Colostrum is the first breast milk produced by the mother. Basically, it is a substance secreted by the mammary glands during pregnancy and the first postpartum days, composed largely of water and protein, but also includes many of the nutrients that the baby needs during its first days of life.

What is colostrum?

Colostrum is the first breast milk that the baby tastes. It is worth noting that although it is common for it to appear during the three or four first days after childbirth, it actually starts to occur much earlier, approximately from the second trimester of pregnancy. In fact, it is common for women to perceive a slight yellowish discharge during pregnancy that sometimes appears on the nipples, this is colostrum.

During the first 24 hours after birth, the mother’s body It produces the equivalent of two tablespoons of colostrum, but on the second and third days, this amount will almost double and from the fourth day it will begin to mix with the mother’s milk. At this time, the secretion of colostrum ends, but many of its nutrients will still be present in breast milk.

Physically, you can identify colostrum by its color yellowish, sometimes orange, due to its high content of carotenoids. Sometimes it may be slightly pink or brown in color because it has mixed with a little blood from the breast ducts. To the touch, it is characterized by a consistent and dense texture, which can sometimes be sticky.

Nutritional composition of colostrum

Despite if produced in small quantities, colostrum is a very nutritious food. It provides a considerable dose of protein, especially IgA and lactoferrin, as well as fat-soluble vitamins such as A, E and K, carotenoids and some minerals such as sodium and zinc. Instead, it contains less lactose, fat, sugars, water-soluble vitamins than breast milk, making it easier to digest.

Colostrum properties

Colostrum also contains many antibodies, anti-infective and anti-tumor agents such as prostaglandins, immunoglobulins, lymphocytes, neutrophils and other immunoregulatory substances that protect the baby from environmental infections and help to strengthen his weak immune system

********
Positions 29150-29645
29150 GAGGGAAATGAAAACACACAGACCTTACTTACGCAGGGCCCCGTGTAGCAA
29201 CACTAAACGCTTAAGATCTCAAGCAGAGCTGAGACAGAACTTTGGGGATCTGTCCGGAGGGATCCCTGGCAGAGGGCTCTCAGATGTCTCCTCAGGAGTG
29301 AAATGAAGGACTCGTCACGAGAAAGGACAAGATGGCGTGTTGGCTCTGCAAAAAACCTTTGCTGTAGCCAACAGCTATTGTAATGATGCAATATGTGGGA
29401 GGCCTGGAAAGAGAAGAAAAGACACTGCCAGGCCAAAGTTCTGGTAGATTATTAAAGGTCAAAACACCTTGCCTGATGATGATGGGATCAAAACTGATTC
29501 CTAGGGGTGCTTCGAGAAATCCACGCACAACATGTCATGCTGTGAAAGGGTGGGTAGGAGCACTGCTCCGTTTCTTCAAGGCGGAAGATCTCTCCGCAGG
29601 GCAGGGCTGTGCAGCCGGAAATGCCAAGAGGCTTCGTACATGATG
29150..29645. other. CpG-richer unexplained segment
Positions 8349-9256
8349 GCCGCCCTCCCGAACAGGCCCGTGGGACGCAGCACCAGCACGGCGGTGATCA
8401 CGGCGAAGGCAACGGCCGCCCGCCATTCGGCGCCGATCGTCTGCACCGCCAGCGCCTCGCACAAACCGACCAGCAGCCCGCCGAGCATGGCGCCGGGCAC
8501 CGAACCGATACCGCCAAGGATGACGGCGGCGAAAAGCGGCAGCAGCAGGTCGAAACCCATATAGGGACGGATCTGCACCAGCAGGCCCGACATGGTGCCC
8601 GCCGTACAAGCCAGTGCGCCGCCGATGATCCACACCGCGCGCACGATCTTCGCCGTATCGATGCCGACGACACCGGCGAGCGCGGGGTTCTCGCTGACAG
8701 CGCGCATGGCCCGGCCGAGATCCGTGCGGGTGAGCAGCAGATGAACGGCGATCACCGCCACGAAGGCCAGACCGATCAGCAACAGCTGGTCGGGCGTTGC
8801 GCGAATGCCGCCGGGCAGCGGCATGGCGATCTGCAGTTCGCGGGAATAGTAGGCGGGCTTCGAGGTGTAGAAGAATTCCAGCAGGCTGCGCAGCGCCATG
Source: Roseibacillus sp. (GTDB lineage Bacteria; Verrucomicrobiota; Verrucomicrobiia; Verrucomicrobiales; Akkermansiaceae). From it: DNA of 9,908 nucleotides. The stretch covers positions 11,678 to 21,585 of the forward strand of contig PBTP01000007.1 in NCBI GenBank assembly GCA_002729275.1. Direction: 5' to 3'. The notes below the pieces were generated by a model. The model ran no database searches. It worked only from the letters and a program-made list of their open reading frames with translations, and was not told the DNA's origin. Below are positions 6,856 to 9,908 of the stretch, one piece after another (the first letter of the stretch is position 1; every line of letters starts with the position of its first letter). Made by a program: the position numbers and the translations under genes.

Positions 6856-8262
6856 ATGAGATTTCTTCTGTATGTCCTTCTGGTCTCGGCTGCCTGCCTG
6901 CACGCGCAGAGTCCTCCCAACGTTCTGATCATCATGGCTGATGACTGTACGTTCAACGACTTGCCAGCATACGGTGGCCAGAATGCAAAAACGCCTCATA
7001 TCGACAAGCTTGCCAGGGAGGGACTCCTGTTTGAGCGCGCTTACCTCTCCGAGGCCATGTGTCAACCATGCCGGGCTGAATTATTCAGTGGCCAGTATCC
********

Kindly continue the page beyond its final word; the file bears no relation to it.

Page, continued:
Why is colostrum important for your baby?

One of the main benefits of colostrum is related to its protective action on the immune system, not in Vain is known as the baby’s first vaccine. This is because when ingested, the colostrum covers the wall of the intestines of the little one, preventing the absorption of the germs that enter his body for the first time. It is a kind of barrier that seals the interior of the gastrointestinal tract, protecting it from pathogenic microorganisms and in turn preventing inflammation.

Furthermore, colostrum acts as a natural laxative and it facilitates the expulsion of meconium, a dark, viscous stool made up of dead cells and secretions from the stomach and liver that lines the intestine of the newborn and is associated with an increased risk of jaundice. A study conducted at the University Center of the South of the University of Guadalajara found that in full-term babies, colostrum also helps prevent low blood sugar since it is responsible for regulating the glycemic index.

It is also known that the IgA protein that is transmitted from mother to child through colostrum helps prevent allergy to cow’s milk in infants, while protecting them from develop new allergies during childhood. Therefore, colostrum is especially important for babies with a family history of allergies.